Invading The Sacred : Rajiv Malhotra

Anything can be covered with profanity, with surprising ease. A practice, a way of life that nurtures the sublimest of heart and intellect the world has known, with uncanny regularity, is routinely mocked at by protoganists of cultures that barely understand and have seldom practiced the fundamentals of the way with any rigour. Rajiv Malhotra’s comeback in response is not too soon.

The author writes : “… a powerful counterforce within the American Academy is systematically undermining core icons and ideals of Indic Culture and thought. For instance, scholars of this counterforce have disparaged the Bhagavad Gita as “a dishonest book”; declared Ganesha’s trunk a “limp phallus”; classified Devi as the “mother with a penis” and Shiva as “a notorious womanizer” who incites violence in India; pronounced Sri Ramakrishna a pedophile who sexually molested the young Swami Vivekananda; condemned Indian mothers as being less loving of their children than white women; and interpreted the bindi as a drop of menstrual fluid and the “ha” in sacred mantras as a woman’s sound during orgasm.”

The book deliberates upon pertinent issues : Are these isolated instances of ignorance or links in an institutionalized pattern of bias driven by certain civilizational worldviews ?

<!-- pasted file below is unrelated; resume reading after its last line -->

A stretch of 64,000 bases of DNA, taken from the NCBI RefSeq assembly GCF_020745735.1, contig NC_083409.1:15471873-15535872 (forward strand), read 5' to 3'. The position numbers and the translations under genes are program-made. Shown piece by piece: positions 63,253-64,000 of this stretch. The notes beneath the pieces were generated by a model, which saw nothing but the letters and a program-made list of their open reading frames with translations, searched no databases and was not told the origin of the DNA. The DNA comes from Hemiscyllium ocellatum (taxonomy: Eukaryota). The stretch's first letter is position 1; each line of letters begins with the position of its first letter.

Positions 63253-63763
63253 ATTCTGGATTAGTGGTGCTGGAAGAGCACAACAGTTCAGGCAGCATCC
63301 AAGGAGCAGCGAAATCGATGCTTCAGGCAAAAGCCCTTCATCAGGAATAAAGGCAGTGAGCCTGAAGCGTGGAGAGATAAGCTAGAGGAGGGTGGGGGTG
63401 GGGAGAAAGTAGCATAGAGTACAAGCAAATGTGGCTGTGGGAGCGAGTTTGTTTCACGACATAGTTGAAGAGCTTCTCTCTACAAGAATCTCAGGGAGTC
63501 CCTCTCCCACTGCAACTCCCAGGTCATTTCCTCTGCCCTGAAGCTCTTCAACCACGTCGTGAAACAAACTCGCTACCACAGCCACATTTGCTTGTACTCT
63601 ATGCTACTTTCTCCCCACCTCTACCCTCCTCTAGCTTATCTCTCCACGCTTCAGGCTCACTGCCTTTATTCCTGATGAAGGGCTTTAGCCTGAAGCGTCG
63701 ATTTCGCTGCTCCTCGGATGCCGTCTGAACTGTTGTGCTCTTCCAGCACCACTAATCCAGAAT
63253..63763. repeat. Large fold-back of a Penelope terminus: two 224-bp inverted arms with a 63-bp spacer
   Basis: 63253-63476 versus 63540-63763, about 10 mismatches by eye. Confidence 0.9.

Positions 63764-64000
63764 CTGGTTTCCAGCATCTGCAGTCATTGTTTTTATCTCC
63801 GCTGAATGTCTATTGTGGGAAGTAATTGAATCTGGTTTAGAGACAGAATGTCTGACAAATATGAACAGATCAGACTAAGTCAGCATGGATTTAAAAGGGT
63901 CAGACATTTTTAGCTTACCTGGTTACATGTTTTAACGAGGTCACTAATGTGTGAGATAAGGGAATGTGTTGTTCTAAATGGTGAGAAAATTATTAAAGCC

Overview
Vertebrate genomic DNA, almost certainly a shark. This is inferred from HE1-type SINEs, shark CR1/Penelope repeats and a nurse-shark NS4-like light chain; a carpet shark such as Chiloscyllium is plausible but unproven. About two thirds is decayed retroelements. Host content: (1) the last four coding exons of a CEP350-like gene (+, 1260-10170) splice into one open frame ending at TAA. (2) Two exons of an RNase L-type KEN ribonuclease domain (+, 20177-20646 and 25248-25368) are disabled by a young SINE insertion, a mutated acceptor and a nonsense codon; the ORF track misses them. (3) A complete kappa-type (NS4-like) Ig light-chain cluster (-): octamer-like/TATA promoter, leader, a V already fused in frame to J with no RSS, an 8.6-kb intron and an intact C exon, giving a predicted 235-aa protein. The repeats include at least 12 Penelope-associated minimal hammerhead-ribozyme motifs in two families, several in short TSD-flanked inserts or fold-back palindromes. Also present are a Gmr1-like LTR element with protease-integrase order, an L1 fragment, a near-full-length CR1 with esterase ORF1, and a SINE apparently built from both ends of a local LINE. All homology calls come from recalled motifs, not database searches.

Are these academic pronouncements based on evidence, and how carefully is this evidence cross-examined? How do these images of India and Indians created in the American Academy influence public perceptions through the media, the education system, policymakers and popular culture ?

Adopting a politically impartial stance, the work unravels a well-researched response informing us of the invisible networks behind frequent instances of Hinduphobic behaviour in American academe and of challenges to Indian diaspora at responding to such well-publicised ‘ scholarship.’

The book hopes to provoke serious debate. For example : How current Hinduphobic works resemble earlier American literature depicting non-whites as dangerous savages needing to be civilized by the West ?

Are India’s internal social problems going to be managed by foreign interventions in the name of human rights ?

How do power imbalances and systemic biases affect the objectivity and quality of scholarship ?

What are the rights of practitioner-experts in “talking back” to academicians ?

What is the role of India’s intellectuals, policymakers and universities in fashioning an authentic and enduring response ?

Invading The Sacred can be downloaded from for free …


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